Vascular responses in headache-prone subjects during stress
Drummond, P.D. (1985) Vascular responses in headache-prone subjects during stress. Biological Psychology, 21 (1). pp. 11-25.
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To see whether vascular reactivity differed among clinically-defined headache categories, amplitude of pulsation of the superficial temporal artery, facial temperature, blood pressure, heart rate and respiration rate were monitored during mental arithmetic and reaction time tests in 30 young women subject to classical migraine, common migraine or episodically-recurring tension headaches, and in 10 others who rarely or never had headaches. The reliability of responses was assessed on three consecutive days. Facial temperature decreased more in headache-prone than in nonheadache subjects throughout the experiment. Initial increases in temporal pulse amplitude, sustained increases in respiration rate, and increases in systolic blood pressure and heart rate during the first session were greater in the classical and common migraine groups than in the tension headache group. Temporal pulse amplitude and heart rate responses were greatest in the classical migraine group. Since standardized increases in temporal pulse amplitude were greater than increases in other modalities in only a minority of headache-prone subjects, it was concluded that dilatation of extracranial arteries during stress does not form an essential part of the migraine syndrome.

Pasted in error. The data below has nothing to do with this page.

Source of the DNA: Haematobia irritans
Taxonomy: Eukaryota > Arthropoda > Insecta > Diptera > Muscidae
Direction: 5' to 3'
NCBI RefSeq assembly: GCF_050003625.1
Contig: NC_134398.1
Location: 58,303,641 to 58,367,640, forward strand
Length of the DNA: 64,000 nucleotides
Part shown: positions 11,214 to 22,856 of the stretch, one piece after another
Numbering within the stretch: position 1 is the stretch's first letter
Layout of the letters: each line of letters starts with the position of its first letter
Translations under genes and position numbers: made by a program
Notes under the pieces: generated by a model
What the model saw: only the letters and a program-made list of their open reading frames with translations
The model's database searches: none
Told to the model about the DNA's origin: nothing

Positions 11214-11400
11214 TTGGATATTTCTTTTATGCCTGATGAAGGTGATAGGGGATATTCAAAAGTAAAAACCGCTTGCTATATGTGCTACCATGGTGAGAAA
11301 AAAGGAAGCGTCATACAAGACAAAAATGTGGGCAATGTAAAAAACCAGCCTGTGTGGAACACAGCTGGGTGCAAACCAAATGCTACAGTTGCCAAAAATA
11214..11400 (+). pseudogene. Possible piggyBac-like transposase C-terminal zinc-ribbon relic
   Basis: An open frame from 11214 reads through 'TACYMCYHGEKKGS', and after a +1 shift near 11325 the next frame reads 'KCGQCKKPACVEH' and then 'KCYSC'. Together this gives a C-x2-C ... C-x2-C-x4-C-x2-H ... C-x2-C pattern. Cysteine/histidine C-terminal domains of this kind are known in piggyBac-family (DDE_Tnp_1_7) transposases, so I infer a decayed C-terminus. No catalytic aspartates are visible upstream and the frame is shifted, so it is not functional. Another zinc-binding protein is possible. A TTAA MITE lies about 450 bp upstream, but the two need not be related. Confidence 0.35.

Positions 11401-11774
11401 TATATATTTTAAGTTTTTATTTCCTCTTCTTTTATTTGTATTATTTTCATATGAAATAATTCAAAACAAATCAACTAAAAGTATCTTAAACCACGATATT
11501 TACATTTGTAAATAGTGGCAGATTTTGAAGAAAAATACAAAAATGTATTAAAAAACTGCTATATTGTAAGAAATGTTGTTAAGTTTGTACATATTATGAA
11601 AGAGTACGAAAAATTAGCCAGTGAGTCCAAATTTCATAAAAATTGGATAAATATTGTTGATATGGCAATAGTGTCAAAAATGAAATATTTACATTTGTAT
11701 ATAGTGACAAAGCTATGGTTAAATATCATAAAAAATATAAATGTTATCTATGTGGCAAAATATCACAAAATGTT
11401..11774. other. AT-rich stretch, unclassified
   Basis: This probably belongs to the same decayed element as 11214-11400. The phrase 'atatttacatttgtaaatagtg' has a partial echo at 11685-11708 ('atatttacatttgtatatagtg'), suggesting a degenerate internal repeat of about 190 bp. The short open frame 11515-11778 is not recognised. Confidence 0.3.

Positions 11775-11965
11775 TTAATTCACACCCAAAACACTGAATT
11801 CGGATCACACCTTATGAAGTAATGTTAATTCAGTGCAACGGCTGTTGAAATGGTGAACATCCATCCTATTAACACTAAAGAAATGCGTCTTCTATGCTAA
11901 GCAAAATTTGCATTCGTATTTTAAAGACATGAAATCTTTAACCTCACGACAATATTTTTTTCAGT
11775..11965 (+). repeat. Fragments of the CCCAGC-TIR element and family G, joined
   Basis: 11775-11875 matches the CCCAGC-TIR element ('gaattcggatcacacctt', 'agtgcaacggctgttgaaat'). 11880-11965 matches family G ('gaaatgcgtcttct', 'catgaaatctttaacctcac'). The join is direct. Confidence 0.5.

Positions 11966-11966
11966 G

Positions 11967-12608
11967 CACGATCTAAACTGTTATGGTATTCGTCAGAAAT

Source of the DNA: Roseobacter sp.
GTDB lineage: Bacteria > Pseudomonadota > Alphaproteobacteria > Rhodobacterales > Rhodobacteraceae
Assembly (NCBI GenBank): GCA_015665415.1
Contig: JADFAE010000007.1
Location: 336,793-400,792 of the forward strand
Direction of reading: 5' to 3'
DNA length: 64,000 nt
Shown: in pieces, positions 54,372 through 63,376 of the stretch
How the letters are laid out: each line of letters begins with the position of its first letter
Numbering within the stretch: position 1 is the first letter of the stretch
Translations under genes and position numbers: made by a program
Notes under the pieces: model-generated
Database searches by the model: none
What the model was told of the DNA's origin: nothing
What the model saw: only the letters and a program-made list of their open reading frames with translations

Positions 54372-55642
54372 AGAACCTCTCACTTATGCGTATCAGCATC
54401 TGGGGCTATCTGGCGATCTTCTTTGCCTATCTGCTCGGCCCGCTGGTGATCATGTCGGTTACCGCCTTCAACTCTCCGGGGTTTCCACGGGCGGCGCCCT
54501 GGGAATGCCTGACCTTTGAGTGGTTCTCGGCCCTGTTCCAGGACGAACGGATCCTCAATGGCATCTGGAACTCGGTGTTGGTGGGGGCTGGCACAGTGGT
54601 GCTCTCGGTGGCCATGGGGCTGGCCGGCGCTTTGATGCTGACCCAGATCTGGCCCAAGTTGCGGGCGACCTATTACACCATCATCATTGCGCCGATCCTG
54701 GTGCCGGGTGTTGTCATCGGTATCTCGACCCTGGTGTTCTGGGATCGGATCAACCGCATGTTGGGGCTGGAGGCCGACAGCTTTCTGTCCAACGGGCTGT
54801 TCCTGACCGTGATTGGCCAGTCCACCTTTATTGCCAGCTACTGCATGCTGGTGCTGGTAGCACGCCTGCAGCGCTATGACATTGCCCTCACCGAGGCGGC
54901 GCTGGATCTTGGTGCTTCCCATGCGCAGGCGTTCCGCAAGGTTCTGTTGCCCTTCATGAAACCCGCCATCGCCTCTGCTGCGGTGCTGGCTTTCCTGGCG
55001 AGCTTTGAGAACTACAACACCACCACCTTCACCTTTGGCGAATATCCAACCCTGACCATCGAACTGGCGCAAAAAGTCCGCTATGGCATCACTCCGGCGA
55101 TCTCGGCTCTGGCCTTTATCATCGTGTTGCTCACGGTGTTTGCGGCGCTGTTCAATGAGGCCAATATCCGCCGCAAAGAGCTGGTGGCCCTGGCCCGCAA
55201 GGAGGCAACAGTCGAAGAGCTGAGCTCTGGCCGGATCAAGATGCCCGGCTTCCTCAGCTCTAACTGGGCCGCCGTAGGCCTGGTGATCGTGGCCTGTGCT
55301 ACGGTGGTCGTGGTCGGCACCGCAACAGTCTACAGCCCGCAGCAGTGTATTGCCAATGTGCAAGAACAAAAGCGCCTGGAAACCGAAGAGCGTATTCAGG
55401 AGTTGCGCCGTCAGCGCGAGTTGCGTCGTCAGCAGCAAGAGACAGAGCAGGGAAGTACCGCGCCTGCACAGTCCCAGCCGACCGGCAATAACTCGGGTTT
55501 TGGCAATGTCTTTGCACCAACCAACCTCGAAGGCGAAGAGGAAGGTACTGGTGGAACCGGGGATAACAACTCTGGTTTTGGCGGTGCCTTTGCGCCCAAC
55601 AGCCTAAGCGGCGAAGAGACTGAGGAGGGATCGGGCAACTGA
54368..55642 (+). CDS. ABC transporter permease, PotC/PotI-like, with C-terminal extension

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|Murdoch Affiliation:||School of Psychology|
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